The record reflects that upon his cross-examination appellant was repeatedly asked by state's counsel as to whether he claimed that his wife was shot four times accidently and answered such inquiries by stating that he did not know that she was shot four times. Upon insistence of state's counsel that appellant answer the question and be so instructed the court stated, "He can explain why. He has asked it a certain way; certainly he can answer right now, he is not out of his mind now, he can state whether he claims it now or not".

We find no merit in appellant's contention that the statement of the court, "he is not out of his mind now", constituted a comment upon appellant's credibility as a witness and was prejudicial to him. The court's comment was clearly made in the light of appellant's claim that at the time his wife was shot he did not know or remember what happened. Appellant made no claim of insanity at the time of trial. Furthermore, the court instructed the jury not to consider such statement. No benefit to the state or injury to the appellant can be found in the remark of the court; hence, no reversible error is shown. Huckert v. State, 159 Tex.Cr.R. 368, 264 S.W.2d 121.

Appellant complains of the admission in evidence of state's exhibits Nos. 2 and 6 which consists of a photograph taken by Officer Climer of the bedroom where the deceased body was found and part of a pistol slug found by the officer in a basket in the bedroom.

The record reflects that the photograph was taken around 10:00 o'clock a. m. on the morning of the killing. Officer Climer testified that the photograph was a correct representation of the bedroom at the time it was made. The photograph was identified by Officer Kelly as a true representation of the room at the time he arrived at the scene around 8:25 o'clock a. m. with the exception of the body of the deceased which had been removed. Under such testimony it is shown that the photograph of the bedroom was taken under conditions substantially the same as those existing at the time of the killing and the same was therefore admissible in evidence. 22 Tex.Jur., par. 150, page 669; Hassell v. State, 80 Tex. Cr.R. 93, 188 S.W. 991; Hart v. State, 87 Tex.Cr.R. 55, 219 S.W. 821 and Osborn v. State, 159 Tex.Cr.R. 323, 263 S.W.2d 263. The pistol slug found by the officer at the scene was also admissible in evidence. See 22 Tex.Jur., par. 200, page 791; McElroy v. State, 134 Tex.Cr.R. 445, 115 S.W.2d 971 and McNeil v. State, 142 Tex.Cr.R. 374, 154 S.W.2d 653.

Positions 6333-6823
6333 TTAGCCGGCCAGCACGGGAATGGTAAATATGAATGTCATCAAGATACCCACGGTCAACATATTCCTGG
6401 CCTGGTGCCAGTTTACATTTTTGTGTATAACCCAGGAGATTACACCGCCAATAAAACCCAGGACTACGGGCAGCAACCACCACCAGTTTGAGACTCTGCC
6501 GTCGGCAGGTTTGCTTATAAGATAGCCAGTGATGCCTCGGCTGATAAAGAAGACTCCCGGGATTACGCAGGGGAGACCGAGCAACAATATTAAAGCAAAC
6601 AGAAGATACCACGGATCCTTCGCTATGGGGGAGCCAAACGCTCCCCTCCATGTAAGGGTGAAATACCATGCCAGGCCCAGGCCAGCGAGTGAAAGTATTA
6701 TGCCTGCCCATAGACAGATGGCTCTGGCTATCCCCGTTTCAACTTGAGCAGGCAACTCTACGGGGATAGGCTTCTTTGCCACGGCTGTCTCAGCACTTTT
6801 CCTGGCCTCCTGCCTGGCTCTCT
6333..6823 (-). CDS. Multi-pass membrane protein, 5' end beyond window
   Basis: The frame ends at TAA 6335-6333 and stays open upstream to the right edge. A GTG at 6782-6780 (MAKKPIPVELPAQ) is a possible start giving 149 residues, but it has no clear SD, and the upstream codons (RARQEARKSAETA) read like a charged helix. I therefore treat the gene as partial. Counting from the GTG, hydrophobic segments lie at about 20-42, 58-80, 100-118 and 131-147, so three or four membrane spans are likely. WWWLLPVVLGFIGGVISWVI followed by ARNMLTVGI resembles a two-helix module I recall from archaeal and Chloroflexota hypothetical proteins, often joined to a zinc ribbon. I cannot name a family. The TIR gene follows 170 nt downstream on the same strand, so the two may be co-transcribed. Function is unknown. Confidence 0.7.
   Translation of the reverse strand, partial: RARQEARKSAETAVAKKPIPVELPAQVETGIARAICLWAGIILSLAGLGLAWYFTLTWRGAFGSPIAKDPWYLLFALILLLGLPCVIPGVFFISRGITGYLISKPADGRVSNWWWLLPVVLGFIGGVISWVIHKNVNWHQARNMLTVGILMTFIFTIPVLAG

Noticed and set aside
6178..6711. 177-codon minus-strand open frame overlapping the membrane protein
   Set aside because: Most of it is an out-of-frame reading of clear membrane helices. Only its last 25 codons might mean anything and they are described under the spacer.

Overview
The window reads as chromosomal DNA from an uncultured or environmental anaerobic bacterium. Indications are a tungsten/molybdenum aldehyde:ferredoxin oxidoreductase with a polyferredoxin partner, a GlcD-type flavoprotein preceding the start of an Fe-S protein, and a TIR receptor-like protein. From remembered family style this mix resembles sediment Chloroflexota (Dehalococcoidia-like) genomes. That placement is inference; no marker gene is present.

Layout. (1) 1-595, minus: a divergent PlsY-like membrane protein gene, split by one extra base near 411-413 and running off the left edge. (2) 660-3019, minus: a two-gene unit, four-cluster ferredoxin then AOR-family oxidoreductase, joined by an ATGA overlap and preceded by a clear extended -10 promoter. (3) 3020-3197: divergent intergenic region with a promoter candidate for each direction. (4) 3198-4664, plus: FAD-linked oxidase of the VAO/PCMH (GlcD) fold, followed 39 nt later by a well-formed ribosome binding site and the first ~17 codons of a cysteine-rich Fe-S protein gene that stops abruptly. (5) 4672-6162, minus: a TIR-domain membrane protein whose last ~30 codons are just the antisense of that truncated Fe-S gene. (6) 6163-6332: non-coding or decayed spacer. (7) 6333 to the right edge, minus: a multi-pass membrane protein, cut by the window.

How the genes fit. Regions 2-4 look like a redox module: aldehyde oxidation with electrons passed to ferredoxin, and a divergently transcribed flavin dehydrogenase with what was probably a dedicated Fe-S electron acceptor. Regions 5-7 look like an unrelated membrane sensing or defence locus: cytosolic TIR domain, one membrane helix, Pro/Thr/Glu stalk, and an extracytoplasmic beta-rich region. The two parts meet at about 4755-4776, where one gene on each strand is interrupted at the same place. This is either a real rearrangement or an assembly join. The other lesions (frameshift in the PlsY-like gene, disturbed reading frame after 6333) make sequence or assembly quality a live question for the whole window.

Finding no reversible error, appellant's motion for rehearing is overruled.

Opinion approved by the Court.